Available at: http://digitalcommons.calpoly.edu/theses/1146
Date of Award
MS in Computer Science
Human-Computer Interaction is a rapidly expanding field, in which new implementations of ideas are consistently being released. In recent years, much of the concentration in this field has been on gesture-based control, either touch-based or camera-based. Even though camera-based gesture recognition was previously seen more in science fiction than in reality, this method of interaction is rising in popularity. There are a number of devices readily available to the average consumer that are designed to support this type of input, including the popular Microsoft Kinect and Leap Motion devices.
Despite this rise in availability and popularity, development for these devices is currently an arduous task, unless only the most simple of gestures is required. The goal of this thesis is to develop a Software Development Kit (SDK) with which developers can more easily develop interfaces that utilize gesture-based control. If successful, this SDK could significantly reduce the amount of work (both in effort and in lines of code) necessary for a programmer to implement gesture control in an application. This, in turn, could help reduce the intellectual barrier which many face when attempting to implement a new interface.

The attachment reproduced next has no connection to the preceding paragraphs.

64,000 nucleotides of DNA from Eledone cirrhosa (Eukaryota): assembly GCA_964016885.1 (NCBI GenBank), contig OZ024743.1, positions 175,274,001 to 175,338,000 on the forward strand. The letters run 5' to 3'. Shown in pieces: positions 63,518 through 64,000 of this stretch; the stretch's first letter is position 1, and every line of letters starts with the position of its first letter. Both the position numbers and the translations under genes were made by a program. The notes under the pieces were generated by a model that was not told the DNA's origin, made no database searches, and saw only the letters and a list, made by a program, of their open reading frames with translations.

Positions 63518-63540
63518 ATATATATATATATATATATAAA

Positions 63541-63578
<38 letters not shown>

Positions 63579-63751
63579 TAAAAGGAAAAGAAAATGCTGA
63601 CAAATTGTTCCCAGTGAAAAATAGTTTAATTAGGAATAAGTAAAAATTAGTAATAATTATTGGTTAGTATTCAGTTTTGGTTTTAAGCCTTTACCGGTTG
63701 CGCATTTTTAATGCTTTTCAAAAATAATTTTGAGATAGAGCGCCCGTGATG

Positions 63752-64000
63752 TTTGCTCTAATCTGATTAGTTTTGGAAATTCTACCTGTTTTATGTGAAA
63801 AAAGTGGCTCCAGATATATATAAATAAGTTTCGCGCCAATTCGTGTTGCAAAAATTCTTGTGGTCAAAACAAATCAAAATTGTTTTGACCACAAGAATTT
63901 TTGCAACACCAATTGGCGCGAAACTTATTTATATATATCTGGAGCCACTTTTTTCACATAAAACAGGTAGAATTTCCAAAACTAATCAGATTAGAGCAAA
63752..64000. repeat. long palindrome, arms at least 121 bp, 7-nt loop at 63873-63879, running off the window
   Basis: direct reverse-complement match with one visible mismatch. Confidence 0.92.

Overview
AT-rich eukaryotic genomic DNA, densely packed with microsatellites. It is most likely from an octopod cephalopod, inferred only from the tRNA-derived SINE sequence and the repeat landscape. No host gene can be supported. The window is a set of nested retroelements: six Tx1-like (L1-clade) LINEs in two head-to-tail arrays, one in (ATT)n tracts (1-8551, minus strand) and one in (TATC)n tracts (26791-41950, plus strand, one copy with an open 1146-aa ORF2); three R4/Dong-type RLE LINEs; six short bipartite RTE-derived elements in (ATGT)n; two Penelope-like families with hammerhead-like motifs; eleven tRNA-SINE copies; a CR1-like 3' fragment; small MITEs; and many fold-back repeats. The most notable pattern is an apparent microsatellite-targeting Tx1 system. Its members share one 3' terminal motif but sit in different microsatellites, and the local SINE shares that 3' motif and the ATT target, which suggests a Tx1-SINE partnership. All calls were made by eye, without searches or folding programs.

The developed SDK has three main goals. The SDK will place an emphasis on simplicity of code for developers using it; will allow for a variety of gestures, including gestures made by single or multiple trackable objects (e.g., hands and fingers), gestures performed in stages, and continuously-updating gestures; and will be device-agnostic, in that it will not be written exclusively for a single device. The thesis presents the results of a system validation study that suggests all of these goals have been met.